George Lansing Raymond was born on 3 September 1839 in Chicago, Illinois. His father, Benjamin Wright Raymond, had been one of the first mayors of Chicago, from 1839 to 1840 and again from 1842 to 1843. Raymond graduated with a BA from Williams College in 1862 and from Princeton Seminary with a BD in 1865. As a college student, Raymond showed promising talent as a poet; while a freshman he competed against the entire college to win the first prize in a verse contest. His interest in poetry led to a more general fascination with representation, form, and art theory, which became his main philosophical focus. From 1865 to 1868 he traveled throughout Europe, studying aesthetics at the University of Tübingen and studying rhetoric and oratory in Paris. Raymond taught rhetoric, oratory, and literature at Williams College from 1874 to 1880. In 1880 he became the first professor of oratory and aesthetic criticism at Princeton University, where he remained until 1905. From 1905 to 1912, he was professor of aesthetics at George Washington University in Washington, D.C. Raymond died on 11 July 1929 in Washington, D.C.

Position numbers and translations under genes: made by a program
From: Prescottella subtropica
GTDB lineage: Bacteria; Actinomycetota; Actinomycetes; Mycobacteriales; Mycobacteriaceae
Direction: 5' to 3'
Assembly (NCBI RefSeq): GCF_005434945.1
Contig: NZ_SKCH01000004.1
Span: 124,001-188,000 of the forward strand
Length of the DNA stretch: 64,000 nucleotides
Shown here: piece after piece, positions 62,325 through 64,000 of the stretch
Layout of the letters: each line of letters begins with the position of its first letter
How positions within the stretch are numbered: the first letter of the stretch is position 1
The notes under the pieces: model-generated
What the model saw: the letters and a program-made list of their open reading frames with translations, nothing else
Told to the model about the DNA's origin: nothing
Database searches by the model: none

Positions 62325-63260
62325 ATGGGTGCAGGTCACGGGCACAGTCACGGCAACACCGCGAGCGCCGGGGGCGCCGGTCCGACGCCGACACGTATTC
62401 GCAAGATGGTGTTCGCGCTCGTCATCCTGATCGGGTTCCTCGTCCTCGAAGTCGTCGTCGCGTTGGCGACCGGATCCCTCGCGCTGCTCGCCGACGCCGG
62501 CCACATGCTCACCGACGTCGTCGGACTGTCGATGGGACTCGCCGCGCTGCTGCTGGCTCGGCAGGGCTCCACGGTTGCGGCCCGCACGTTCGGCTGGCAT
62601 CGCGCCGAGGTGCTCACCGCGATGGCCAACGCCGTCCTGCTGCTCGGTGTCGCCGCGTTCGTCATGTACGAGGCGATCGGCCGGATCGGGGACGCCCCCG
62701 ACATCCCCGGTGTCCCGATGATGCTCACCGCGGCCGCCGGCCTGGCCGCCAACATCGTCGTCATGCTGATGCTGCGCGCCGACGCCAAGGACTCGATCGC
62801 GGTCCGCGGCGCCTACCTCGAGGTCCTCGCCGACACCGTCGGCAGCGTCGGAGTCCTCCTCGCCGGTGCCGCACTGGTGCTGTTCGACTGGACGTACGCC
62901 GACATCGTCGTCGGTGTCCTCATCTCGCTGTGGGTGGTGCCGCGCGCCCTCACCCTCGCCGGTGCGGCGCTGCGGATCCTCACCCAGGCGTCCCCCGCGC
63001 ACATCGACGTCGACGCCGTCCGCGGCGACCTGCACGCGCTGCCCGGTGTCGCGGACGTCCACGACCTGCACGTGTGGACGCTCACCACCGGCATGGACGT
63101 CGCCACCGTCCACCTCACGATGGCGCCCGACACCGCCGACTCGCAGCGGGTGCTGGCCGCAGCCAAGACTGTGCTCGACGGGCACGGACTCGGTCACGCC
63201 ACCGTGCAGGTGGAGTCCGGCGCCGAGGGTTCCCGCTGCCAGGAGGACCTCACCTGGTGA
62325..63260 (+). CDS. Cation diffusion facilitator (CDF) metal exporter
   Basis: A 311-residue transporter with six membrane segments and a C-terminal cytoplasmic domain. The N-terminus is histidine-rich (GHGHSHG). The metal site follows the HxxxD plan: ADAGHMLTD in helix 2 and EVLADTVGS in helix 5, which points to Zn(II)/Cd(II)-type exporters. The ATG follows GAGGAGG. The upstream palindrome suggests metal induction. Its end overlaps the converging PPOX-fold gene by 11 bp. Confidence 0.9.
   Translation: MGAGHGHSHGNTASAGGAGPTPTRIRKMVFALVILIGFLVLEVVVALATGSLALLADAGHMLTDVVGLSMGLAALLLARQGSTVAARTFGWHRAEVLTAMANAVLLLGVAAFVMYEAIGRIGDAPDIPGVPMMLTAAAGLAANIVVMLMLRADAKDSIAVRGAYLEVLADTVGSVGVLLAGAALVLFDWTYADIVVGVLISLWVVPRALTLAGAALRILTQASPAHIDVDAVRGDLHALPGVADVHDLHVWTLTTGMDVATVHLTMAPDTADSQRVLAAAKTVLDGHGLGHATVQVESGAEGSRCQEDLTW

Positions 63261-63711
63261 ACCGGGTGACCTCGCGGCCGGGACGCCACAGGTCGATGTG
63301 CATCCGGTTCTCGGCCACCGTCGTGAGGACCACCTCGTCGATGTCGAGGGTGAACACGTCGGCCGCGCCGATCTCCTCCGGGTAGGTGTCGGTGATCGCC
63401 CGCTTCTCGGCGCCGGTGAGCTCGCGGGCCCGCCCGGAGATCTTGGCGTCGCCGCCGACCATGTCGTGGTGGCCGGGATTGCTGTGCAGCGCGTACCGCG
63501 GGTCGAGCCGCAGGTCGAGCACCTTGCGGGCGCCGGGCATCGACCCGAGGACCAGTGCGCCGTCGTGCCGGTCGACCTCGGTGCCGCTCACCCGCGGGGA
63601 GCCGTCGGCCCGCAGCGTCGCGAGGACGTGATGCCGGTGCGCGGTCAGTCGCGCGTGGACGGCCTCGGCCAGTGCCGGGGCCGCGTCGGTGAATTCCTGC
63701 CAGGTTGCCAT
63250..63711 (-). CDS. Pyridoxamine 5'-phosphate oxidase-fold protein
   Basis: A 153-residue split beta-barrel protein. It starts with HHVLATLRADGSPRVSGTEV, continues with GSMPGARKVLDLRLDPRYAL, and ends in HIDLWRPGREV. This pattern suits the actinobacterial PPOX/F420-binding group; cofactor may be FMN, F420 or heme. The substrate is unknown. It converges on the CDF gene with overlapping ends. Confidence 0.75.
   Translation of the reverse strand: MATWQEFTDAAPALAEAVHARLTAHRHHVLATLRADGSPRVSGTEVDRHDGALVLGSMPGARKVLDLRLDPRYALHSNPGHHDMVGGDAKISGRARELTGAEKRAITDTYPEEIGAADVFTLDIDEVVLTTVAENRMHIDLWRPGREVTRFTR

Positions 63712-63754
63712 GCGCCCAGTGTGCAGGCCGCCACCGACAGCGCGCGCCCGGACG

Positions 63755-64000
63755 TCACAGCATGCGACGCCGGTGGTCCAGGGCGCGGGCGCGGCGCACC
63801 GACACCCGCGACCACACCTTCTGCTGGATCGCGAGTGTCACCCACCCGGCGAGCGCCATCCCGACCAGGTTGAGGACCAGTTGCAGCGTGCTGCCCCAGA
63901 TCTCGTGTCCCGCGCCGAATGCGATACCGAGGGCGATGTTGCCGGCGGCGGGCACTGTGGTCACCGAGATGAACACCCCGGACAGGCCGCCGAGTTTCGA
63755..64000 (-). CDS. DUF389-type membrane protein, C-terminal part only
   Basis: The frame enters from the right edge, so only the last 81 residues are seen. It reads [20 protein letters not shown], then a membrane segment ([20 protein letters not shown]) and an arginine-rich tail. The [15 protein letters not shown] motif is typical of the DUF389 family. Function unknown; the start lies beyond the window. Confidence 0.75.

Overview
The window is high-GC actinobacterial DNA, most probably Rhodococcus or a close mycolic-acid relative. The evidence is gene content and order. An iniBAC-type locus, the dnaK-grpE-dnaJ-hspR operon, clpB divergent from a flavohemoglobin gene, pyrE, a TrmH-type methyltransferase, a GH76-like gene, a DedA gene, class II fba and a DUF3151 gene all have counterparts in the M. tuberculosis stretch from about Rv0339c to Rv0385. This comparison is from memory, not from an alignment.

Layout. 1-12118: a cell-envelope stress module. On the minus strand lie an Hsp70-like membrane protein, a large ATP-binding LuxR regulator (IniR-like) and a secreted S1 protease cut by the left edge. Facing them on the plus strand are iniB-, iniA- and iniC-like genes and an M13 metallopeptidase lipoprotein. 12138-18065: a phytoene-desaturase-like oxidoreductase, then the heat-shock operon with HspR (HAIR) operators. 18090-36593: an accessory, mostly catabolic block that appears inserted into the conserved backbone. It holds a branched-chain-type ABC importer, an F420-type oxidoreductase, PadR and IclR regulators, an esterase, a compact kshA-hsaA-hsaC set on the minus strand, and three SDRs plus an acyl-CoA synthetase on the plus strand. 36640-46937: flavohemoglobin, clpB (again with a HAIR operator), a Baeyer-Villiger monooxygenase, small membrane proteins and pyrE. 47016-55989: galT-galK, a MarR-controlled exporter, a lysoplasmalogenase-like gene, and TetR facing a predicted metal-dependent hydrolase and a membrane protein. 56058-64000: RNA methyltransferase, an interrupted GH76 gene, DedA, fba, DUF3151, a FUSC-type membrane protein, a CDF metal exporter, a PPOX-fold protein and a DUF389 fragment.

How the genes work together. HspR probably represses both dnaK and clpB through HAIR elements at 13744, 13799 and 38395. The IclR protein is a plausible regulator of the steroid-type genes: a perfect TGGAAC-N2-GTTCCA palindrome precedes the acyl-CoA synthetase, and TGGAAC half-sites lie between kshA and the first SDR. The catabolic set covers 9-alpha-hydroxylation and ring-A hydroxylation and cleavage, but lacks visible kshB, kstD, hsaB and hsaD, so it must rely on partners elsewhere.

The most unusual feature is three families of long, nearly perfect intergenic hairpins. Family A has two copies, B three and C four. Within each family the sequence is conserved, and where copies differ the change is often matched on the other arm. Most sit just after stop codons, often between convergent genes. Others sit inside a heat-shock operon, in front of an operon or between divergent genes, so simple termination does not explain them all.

From The Dictionary of Modern American Philosophers in Oxford Reference.